A few days ago I went to our church’s Wednesday night Leader session titled, “The Leadership State of Mind”. Having been in the church for over 10 years, I’ve heard a lot on leadership. A lot of great stuff. But this one was particularly life impacting.
“When leaders understand the stakes everybody wins.”
“Leaders intercept entropy – the lack of order and predictability, the gradual decline into disorder.”
“Out of the furnace of frustration, we forge leadership metal.”
He talked about examples of leaders: men like Moses, Billy Graham and Popeye. Some of us probably grew up watching Popeye. Olive Oyl was the special girl in his life. Popeye’s demeanor was usually calm and collected. But if something happened that would potentially harm her, he exploded. He would shout, “That’s all I can stand, and I can’t stands no more!”
The he asked the question: “What is it that you can’t stand?”.
Now for those of you who don’t know me, let me say this before I continue. I think about cops a lot. When I see one, I say hi and usually introduce myself. I spend a Friday night per month riding along with one of my local departments. And when one gives the ultimate sacrifice, I post my condolences, and I always contact their department. And at a police officer funeral, I learned some important lessons about life.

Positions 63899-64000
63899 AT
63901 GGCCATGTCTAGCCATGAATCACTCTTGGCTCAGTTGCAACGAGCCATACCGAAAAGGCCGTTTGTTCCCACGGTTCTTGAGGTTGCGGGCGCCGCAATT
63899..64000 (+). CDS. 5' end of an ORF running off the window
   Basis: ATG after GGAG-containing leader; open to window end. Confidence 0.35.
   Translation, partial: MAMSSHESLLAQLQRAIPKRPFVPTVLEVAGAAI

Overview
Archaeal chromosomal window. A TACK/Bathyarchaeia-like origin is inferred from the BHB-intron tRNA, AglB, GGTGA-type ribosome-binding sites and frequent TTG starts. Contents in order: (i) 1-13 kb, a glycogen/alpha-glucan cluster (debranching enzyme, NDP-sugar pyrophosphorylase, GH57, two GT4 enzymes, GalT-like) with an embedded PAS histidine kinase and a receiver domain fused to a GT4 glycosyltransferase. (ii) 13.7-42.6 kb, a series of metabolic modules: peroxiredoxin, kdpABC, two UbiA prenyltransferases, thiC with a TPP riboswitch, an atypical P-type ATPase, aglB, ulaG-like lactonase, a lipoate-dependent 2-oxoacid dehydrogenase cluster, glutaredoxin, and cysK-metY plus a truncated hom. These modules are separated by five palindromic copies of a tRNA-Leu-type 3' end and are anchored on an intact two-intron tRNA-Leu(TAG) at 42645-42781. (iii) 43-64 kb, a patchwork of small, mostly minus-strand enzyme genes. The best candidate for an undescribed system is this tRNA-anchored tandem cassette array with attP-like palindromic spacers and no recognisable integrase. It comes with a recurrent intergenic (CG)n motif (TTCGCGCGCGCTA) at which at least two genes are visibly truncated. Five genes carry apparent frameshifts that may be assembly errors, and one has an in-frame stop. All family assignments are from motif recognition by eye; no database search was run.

So tonight was no different. Police Week 2010. My next ride along in Miamisburg. Who’s next : Riverside or Dayton? Officer suicide. Lots of things were going through my mind when he asked the questions:”What is it that you can’t stand?” “What is it that wrecks you?” At that point something happened inside me. Tears came to my eyes. My heart ached at the thought.
What is it that I can’t stand? What “wrecks” me?
I can’t stand the thought of a cop sitting lonely in their cruiser on Christmas morning.
It “wrecks me” that a cop somewhere wondering if their life matters.
I can’t stand the thought that over 30% of officers have thought about suicide.
It “wrecks me” that officers are killing themselves at a rate more than twice as high as the general public.
Before you say “Well Mike, that could be true of Army vets, or___________________”. You may be right. But I’m not sent to them. I am sent to Police Officers. I try to encourage them whenever I can. I tell them that there are good people. What I really want them to know is that someone cares. I care.
It’s my goal that no officer in Ohio or Kentucky will ever have to wonder if they are appreciated. That no officer on a beat on Christmas morning will wonder if anyone cares if they are out there. That no officer who has a 2 year marriage and a newborn who gets to spend a couple of hours on a holiday with his young family will go to work and wonder why.